Nutrition, insulin, IGF-1 metabolism and cancer risk

A summary of epidemiological evidence

Rudolf Kaaks, Lonning, Laron

Research output: Contribution to journalArticle

88 Citations (Scopus)

Abstract

A Western lifestyle - characterized by low physical activity, and high dietary intake, animal protein, saturated fats and rapidly digestible carbohydrates - is associated with increased risks of many cancers. It has been postulated that, at least in part, these increases may be mediated by alterations in the metabolism of insulin and insulin-like growth factors (IGFs), related to nutritional lifestyle. Insulin regulates energy metabolism and increases the bio-activity of IGF-1 by enhancing its synthesis and by decreasing several of its binding proteins (IGFBP-1 and 2). Insulin and IGF-1 both stimulate anabolic processes as a function of available energy and elementary substrates (e.g. amino acids). The anabolic signals by insulin or IGF-1 can promote tumour development by inhibiting apoptosis, and by stimulating cell proliferation. Epidemiological evidence is accumulating and suggests that the risk of cancers of the colon, pancreas, endometrium, breast and prostate are related to circulating levels of insulin, IGF-1, or both. Nutritional energy balance, macronutrient composition of the diet and physical activity levels appear to be major determinants of IGF-1 bioactivity.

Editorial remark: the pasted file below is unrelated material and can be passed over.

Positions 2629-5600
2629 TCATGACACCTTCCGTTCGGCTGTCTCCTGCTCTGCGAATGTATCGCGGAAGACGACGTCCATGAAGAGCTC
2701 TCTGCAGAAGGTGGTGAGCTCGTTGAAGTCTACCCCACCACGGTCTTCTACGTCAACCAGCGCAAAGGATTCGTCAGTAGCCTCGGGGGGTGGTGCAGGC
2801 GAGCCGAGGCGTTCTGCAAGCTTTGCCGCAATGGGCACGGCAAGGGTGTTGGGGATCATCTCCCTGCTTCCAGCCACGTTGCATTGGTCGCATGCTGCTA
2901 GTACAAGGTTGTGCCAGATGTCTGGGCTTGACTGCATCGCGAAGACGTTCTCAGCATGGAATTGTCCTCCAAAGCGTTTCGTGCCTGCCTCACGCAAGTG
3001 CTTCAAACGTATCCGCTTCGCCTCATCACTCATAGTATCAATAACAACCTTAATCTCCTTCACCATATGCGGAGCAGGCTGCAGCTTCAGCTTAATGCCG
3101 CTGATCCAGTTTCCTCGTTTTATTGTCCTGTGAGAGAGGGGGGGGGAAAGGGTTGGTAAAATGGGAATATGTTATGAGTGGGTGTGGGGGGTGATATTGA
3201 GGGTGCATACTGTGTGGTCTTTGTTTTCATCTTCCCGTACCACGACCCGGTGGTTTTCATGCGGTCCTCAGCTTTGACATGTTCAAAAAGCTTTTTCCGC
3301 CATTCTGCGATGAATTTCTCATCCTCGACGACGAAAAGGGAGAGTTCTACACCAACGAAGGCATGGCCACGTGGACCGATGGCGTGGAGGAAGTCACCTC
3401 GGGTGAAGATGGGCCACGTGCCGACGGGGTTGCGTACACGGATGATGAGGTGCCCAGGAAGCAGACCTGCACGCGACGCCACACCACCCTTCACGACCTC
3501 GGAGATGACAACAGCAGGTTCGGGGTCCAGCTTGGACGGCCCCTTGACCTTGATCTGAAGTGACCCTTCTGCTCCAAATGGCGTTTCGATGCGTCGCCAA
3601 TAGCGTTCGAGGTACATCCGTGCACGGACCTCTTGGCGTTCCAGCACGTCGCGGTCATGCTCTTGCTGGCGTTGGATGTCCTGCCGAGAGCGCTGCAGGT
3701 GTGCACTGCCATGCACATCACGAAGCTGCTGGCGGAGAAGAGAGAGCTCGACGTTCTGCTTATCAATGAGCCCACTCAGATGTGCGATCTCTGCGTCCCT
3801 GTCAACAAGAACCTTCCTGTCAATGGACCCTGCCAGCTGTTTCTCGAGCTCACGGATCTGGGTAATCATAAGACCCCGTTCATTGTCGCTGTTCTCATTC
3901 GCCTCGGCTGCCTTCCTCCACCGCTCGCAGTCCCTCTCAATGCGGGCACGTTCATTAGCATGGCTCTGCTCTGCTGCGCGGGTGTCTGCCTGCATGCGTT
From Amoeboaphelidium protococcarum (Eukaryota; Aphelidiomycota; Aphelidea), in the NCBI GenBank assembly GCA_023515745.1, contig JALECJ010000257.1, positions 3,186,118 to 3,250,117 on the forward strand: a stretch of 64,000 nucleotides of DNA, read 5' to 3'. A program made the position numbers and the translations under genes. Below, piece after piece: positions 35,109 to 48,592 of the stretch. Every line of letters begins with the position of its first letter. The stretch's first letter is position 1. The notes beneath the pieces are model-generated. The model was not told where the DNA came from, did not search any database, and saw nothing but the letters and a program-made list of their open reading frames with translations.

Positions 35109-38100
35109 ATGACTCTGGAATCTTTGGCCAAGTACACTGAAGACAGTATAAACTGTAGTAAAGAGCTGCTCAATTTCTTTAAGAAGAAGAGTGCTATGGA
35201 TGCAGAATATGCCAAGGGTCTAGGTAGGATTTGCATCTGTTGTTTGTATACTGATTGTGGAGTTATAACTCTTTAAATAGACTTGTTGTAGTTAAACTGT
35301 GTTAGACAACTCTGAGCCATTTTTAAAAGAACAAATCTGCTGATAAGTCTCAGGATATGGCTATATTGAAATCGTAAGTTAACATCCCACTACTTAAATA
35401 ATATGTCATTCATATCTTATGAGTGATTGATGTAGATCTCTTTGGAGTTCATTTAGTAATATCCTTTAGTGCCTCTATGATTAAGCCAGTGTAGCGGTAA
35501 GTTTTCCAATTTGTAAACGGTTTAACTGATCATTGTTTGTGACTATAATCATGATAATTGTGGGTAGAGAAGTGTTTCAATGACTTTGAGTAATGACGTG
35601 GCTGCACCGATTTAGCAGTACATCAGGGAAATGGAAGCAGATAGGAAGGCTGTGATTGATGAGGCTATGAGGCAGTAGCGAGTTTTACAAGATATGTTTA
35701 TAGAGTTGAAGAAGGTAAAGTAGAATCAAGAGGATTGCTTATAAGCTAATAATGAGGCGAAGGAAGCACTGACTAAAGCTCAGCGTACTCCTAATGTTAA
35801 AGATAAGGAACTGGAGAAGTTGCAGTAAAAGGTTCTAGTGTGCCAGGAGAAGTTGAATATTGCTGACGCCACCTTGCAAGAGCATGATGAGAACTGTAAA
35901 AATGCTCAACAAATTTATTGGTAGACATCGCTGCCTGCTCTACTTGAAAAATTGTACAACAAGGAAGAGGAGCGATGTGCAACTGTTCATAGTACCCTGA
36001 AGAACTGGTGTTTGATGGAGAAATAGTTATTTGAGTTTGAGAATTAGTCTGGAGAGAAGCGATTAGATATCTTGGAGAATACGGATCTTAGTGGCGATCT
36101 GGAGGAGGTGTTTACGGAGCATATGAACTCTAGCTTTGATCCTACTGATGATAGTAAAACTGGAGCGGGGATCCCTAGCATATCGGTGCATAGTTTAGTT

Original languageEnglish (US)
Pages (from-to)247-264
Number of pages18
JournalNovartis Foundation symposium
Volume262
StatePublished - Dec 1 2004

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Somatomedins
Insulin
Neoplasms
Life Style
Insulin-Like Growth Factor Binding Protein 2
Insulin-Like Growth Factor Binding Protein 1
Endometrium
Pancreatic Neoplasms
Colonic Neoplasms
Energy Metabolism
Prostate
Carrier Proteins
Breast
Fats
Carbohydrates
Cell Proliferation
Apoptosis
Diet
Amino Acids
Proteins

ASJC Scopus subject areas

  • Medicine(all)

Cite this

Nutrition, insulin, IGF-1 metabolism and cancer risk : A summary of epidemiological evidence. / Kaaks, Rudolf; Lonning; Laron.

In: Novartis Foundation symposium, Vol. 262, 01.12.2004, p. 247-264.

Research output: Contribution to journalArticle

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